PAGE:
Georgia Secretary of State Brad Raffensperger addressed the phone call controversy he had with President Trump and practically divulged in the release and has erupted in nonstop coverage and has overshadowed the final hours of the Peach State critical Senate runoffs.
In an exclusive interview with ABC News “Good Morning America” less than 24 hours after the phone call leak, Raffensperger said since the Nov. 3 election, he and his office have “been fighting a rumor Whack-A-Mole” daily, and the data Trump cited repeatedly “is just plain wrong.”
“For the last two months, we’ve been fighting a rumor whack-a-mole. And it was pretty obvious very early on, that we debunked every one of those theories that have been out there, but President Trump continues to believe them,” Raffensperger told ABC News host George Stephanopoulos on Monday.
“He did most of the talking. We did most of the listening but I did want to make my points that the data that he has is just plain wrong. He had hundreds and hundreds of people he said that were dead that voted. We found two, that’s an example of just — he had bad data,” he added.
The Washington Post obtained the hour-long conversation during which Trump asked the Raffensperger to “find” nearly 12,000 votes to overturn Biden’s election victory in the Peach State, while accusing the Republican official of covering up and engaging in criminal acts, claiming that election workers were shredding ballots.
“All I want to do is this: I just want to find 11,780 votes, which is one more than we have,” Trump says on the call. “There’s nothing wrong with saying, you know, that you’ve recalculated.”
“It’s more illegal for you than it is for them because you know what they did and you’re not reporting it — that’s a criminal, that’s a criminal offense. And, you know you can’t let that happen. That’s a big risk to you and Ryan (Germany), your lawyer, that’s a big risk,” Trump went on during the call.
The controversial news drama began when it was revealed Raffensperger had recorded the phone call and waited for the president to make the next move over tweet before leaking it. The White House had attempted to connect Trump with Raffensperger at least 18 times in the last month since Georgia officially certified its election result results after three recounts and audits, according to sources.
The idea to record the call, according to Politico from one of Raffensperger’s advisers as means of “fact-checking purposes” and backup after the Republican official shortly after the General Election accused Sen. Lindsey Graham (R-SC) of calling him personally to pressure him to toss out ballots.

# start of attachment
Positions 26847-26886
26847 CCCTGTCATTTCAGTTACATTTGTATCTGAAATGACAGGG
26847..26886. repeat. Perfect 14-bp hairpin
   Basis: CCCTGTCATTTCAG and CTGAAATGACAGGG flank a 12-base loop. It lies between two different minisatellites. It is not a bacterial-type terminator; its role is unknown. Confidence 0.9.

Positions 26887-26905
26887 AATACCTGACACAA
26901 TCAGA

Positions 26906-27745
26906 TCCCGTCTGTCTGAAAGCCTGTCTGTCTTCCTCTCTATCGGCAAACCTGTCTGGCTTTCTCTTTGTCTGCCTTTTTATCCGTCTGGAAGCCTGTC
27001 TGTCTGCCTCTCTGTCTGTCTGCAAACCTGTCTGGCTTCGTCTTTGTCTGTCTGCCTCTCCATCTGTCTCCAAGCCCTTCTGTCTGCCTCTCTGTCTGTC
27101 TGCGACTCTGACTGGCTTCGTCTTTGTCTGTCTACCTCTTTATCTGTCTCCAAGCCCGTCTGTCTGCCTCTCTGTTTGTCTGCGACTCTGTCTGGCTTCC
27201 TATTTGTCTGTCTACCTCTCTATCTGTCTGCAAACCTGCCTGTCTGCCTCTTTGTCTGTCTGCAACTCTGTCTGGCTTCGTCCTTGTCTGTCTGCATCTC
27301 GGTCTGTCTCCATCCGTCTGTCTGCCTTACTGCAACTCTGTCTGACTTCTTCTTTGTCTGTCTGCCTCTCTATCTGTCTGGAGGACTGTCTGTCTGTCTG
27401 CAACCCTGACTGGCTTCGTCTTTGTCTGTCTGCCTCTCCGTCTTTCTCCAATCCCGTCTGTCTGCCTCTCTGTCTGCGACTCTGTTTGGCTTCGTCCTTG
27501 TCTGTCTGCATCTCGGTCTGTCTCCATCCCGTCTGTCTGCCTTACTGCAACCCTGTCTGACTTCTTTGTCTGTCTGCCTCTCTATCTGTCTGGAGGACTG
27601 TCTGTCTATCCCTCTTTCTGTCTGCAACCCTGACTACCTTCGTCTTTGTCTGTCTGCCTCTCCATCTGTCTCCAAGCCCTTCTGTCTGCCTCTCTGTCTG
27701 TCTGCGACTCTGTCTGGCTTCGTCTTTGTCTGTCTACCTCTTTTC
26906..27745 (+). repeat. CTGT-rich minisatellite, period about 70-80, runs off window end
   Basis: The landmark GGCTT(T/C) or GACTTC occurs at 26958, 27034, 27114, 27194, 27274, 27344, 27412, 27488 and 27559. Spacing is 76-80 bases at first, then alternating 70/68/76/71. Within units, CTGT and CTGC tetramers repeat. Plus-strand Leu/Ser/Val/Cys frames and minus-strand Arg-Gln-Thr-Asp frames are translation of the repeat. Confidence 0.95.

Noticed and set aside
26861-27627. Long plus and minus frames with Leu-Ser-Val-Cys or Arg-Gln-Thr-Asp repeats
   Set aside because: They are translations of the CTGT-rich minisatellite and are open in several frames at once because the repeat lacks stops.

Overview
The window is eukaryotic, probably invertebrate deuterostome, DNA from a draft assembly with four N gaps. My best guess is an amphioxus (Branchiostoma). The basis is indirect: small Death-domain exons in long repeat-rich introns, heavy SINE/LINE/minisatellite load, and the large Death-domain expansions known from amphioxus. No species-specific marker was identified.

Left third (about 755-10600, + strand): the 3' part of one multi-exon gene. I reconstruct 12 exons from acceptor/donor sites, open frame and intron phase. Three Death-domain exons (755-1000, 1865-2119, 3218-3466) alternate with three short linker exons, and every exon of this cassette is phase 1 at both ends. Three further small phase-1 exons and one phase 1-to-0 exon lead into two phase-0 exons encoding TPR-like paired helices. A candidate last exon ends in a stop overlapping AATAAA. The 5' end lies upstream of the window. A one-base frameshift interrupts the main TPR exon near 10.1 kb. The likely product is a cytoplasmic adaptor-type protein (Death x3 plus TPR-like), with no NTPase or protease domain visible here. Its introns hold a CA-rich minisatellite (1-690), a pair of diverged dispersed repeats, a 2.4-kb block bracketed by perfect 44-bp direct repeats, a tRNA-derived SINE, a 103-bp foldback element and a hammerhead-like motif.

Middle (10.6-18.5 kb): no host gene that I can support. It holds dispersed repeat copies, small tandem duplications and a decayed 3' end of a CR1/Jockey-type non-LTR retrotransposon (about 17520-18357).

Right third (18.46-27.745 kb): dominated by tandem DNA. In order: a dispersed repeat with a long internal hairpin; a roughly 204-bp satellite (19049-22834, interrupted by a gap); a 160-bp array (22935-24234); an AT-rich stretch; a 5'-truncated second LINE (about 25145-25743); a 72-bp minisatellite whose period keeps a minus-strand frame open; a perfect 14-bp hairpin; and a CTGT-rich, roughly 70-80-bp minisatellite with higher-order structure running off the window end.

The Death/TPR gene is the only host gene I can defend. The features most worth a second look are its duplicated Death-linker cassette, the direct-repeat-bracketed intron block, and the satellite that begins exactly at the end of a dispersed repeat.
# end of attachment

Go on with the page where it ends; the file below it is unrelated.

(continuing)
“This is a man who has a history of reinventing history as it occurs,” one of Raffensperger’s adviser told Politico. “So if he’s going to try to dispute anything on the call, it’s nice to have something like this, hard evidence, to dispute whatever he’s claiming about the secretary. Lindsey Graham asked us to throw out legally cast ballots. So yeah, after that call, we decided maybe we should do this.”
“I spoke to Secretary of State Brad Raffensperger yesterday about Fulton County and voter fraud in Georgia,” Trump tweeted Sunday morning shortly before 9 am.
“He was unwilling, or unable, to answer questions such as the “ballots under table” scam, ballot destruction, out of state “voters”, dead voters, and more. He has no clue!’ Trump added.
“Respectfully, President Trump: What you’re saying is not true,” Raffensperger said responding to Trump’s tweet about an hour and a half later at 10:27 am. “The truth will come out.”
Respectfully, President Trump: What you're saying is not true. The truth will come out https://t.co/ViYjTSeRcC
— GA Secretary of State Brad Raffensperger (@GaSecofState) January 3, 2021
Stephanopoulos asked Raffensperger whether he thought the conversation with the president was lawful and whether he would launch an investigation following a request from the Democratic State Election Board member David Worley, who supports Biden to do so following The Washington Post leak.
“I believe that because I had a conversation with the President, also he had a conversation with our chief investigator after we did the signature match audit of Cobb County last week, there might be a conflict of interest,” Raffensperger responded.
However, the Republican official revealed that “Fulton County District Attorney wants to look at it” potential legal matters, saying that such investigation from others “may be the appropriate venue” needed to determine if Trump abused his power.
District Attorney Fani Willis, a Democrat, said her office stood ready to investigate if a case was referred to prosecutors.
“Like many Americans, I have found the news reports about the president’s telephone call with the Georgia Secretary of State disturbing,” Willis said in a statement.
“As I promised Fulton County voters last year, as District Attorney, I will enforce the law without fear or favor,” she said. “Anyone who commits a felony violation of Georgia law in my jurisdiction will be held accountable.”
On whether he would support the president for his reelection or whether he would vote for Trump again after the attacks he endured over the last two months, Raffensperger said he always has and will always “support Republicans.”